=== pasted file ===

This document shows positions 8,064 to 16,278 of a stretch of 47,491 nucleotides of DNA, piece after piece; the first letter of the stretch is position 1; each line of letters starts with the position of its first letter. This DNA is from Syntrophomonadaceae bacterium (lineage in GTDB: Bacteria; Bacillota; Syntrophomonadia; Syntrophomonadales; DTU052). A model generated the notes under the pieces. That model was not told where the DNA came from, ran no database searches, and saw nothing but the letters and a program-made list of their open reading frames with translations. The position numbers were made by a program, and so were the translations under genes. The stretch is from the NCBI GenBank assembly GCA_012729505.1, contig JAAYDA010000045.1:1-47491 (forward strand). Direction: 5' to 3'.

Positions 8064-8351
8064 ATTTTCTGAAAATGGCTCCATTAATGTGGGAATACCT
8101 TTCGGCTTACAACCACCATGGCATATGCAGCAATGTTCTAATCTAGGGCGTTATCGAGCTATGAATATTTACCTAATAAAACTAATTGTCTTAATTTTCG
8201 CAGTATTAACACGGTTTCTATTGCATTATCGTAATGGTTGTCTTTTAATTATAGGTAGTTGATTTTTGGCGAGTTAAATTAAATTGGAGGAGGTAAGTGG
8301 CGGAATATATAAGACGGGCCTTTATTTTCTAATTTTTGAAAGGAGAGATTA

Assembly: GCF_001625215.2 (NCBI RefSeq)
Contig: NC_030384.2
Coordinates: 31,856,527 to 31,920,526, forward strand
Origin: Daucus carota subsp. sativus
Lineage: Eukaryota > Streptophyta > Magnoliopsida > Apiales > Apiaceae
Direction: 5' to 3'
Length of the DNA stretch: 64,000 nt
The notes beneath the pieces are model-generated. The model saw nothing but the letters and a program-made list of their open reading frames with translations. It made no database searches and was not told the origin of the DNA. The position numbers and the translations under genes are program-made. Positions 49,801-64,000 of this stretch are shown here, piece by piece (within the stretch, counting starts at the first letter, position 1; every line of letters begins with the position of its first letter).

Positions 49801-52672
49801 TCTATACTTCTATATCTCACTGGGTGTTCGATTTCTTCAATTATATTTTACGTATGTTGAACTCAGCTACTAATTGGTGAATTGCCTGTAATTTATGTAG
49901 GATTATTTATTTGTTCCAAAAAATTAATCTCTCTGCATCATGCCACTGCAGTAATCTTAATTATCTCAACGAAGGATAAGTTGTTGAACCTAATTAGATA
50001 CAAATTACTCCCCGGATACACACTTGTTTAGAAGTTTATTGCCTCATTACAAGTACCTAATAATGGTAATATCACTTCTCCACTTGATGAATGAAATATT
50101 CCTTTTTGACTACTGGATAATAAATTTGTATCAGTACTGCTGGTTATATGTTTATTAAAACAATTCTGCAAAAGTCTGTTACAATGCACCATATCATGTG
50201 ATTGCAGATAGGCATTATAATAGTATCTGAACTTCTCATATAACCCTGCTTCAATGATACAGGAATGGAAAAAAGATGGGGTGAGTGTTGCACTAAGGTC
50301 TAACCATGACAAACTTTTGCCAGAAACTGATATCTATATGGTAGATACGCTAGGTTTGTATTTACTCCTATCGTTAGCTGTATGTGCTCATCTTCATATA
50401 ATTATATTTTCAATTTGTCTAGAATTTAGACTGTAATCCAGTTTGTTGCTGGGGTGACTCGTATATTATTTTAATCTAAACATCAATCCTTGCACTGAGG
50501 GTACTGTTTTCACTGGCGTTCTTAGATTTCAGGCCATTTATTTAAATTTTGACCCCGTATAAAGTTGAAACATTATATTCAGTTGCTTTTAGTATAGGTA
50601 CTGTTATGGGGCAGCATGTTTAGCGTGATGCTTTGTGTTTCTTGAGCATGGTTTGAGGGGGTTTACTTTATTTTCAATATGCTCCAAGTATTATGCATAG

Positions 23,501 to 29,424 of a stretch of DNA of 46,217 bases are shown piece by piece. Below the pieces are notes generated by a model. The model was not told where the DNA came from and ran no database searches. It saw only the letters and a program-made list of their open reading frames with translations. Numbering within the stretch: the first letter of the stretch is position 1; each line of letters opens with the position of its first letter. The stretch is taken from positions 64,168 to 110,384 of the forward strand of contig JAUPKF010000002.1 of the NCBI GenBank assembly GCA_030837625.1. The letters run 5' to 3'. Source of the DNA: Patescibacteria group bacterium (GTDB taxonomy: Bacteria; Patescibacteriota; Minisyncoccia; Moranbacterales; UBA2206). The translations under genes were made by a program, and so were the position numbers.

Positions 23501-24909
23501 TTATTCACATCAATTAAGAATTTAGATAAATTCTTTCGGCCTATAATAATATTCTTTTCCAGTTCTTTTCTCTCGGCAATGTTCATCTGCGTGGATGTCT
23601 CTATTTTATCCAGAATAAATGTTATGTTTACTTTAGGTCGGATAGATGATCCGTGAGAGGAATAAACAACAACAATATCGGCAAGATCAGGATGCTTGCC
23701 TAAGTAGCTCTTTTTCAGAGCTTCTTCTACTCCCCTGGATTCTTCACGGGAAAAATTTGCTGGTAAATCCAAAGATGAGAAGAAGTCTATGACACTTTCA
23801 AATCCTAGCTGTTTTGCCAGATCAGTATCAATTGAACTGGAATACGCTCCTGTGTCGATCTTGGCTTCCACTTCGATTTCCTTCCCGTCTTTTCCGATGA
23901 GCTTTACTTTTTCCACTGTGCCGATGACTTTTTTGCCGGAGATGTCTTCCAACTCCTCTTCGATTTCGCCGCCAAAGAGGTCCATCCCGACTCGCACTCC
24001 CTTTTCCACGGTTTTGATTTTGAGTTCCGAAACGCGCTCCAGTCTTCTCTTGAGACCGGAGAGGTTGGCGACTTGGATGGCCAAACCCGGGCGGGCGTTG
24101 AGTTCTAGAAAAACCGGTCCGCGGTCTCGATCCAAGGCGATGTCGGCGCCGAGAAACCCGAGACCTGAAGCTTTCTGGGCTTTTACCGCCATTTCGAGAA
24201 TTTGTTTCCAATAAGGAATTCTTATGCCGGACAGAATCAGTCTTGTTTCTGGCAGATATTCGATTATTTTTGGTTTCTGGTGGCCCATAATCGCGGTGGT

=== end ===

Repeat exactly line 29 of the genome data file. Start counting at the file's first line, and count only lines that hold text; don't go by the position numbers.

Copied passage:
23701 TAAGTAGCTCTTTTTCAGAGCTTCTTCTACTCCCCTGGATTCTTCACGGGAAAAATTTGCTGGTAAATCCAAAGATGAGAAGAAGTCTATGACACTTTCA